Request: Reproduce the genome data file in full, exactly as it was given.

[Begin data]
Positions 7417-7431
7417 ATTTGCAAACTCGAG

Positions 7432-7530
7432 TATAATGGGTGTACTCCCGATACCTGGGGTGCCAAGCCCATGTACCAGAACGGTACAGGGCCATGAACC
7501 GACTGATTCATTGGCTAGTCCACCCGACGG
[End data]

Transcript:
Positions 7417-7431
7417 ATTTGCAAACTCGAG

Positions 7432-7530
7432 TATAATGGGTGTACTCCCGATACCTGGGGTGCCAAGCCCATGTACCAGAACGGTACAGGGCCATGAACC
7501 GACTGATTCATTGGCTAGTCCACCCGACGG